When buying a home, you want to make sure that the property you’re owning is clear of any past issues.
You bought your dream home from a nice couple. The transaction went very smoothly, and you are now the proud owner of a home where you plan to live the rest of your life.
A few years later, someone knocks on the door, claiming to be the rightful owner of the home you now live in. His claim is based on the fact that his father is the deceased first husband of the previous owner, and it turns out that the “couple” you bought the house from were not actually married, but had been cohabitating together for several years after her first husband died. It also turns out, she was never added to the title of the property, and the deceased husband’s will gave ownership of all his land holdings to his only son. Of course, none of this came to light before or during the purchase of what you thought was your home. Continue reading
Property owners who “overlook” issues that can affect the sale of their home can have big problems down the road.
A leaky roof. That dryrot just below ground level on one of the posts that holds up your back patio. That un-permitted room addition off of the
These are but a few examples of issues that may affect the sale of your home. Whether they were caused during the time you have owned the home or not, if you are aware of their existence, you must disclose them during the escrow process.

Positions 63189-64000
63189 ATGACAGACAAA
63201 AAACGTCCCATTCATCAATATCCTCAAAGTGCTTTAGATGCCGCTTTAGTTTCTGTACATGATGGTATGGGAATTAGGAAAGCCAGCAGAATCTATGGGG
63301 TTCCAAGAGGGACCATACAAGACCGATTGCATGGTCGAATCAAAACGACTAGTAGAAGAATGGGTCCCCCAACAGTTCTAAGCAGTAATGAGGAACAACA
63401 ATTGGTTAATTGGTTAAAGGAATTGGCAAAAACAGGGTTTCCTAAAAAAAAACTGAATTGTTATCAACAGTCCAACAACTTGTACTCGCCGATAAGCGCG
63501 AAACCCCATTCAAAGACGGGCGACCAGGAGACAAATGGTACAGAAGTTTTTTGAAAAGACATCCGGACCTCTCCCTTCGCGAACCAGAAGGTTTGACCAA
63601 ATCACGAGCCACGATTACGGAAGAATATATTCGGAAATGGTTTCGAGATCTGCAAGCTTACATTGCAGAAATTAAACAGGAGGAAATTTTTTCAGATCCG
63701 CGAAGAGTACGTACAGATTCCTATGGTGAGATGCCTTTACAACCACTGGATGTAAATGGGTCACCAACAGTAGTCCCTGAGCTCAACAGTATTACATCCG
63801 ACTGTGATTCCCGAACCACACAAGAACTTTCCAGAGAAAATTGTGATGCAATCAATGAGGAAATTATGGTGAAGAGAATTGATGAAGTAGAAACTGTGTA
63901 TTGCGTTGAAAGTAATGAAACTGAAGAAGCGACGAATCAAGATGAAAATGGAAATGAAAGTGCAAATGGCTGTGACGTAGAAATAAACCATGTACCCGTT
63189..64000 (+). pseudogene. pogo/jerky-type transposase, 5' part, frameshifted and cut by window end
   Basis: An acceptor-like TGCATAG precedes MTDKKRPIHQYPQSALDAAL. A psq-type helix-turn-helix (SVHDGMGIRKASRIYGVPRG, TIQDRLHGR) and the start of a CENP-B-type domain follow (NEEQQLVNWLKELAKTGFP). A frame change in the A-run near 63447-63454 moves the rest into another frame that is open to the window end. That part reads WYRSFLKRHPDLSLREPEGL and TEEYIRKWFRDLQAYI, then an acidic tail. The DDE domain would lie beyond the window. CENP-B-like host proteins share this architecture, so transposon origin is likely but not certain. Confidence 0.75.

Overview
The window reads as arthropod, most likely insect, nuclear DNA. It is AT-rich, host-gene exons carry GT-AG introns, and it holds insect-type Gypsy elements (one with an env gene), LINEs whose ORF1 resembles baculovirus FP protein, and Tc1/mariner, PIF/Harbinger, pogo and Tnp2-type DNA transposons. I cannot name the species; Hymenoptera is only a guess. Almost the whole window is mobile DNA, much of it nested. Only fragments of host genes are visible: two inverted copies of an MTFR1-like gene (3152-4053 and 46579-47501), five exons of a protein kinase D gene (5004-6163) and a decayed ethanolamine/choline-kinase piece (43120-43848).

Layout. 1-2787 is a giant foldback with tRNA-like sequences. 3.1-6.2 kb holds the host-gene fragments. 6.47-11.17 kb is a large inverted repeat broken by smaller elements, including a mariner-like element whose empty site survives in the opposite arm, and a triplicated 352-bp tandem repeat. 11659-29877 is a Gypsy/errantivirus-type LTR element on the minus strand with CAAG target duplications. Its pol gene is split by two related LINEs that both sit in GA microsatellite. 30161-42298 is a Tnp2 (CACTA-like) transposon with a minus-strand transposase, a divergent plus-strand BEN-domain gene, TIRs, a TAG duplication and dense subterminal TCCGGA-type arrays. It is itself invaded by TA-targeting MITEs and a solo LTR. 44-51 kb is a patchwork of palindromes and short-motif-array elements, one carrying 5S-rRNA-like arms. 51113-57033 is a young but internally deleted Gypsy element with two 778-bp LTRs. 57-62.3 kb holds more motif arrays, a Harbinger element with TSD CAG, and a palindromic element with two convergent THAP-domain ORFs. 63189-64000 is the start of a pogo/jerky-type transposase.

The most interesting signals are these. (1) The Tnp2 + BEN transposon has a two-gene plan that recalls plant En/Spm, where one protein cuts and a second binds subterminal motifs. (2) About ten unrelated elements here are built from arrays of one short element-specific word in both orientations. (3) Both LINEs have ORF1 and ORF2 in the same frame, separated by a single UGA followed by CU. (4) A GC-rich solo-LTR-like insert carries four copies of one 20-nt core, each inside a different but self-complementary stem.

Why disclosure is so important.
It is a requirement that sellers disclose all KNOWN issues that may affect the sale of their property. These issues may affect not only the value of the property, but also its safety and security. That being said, the buyer has the opportunity to hire a professional home inspector during the escrow process to assess any other issues, known or unknown. They also have the right to request any repairs that may arise as a result of the inspection. The seller may accept the request, refuse the request, or come to an agreement with the buyer as to which repairs may be initiated before close of escrow. The buyer also has the right to cancel the transaction prior to the contingency expiration period should an agreement not be reached. Continue reading
Home buyers have a right to inspect the property they are purchasing, but what are the seller’s obligations regarding the inspection process?
As part of a real estate purchase agreement supplied by the California Association of Realtors (Known as an RPA-CA), there are several contingencies that must be fulfilled in order to close escrow. These contingencies include such items as loan approval, home appraisal, delivery of addendums, pest inpection, etc. These contingencies have a default fulfillment date that must be adhered to (or amended by agreement from both buyer and seller), and in some cases, they may be waived under certain conditions.
One of the most important contingencies that may be fulfilled by the buyer is the home inspection. The buyer has a right to perform a thorough, non-invasive inspection of the property they are purchasing in order to determine any defects or issues that may affect the sale of the home. “Non invasive” basically means that no dismantling or destruction of the property may take place as part of the inspection. The buyer also has the right to hire a professional home inspector, which is usually highly recommended. Continue reading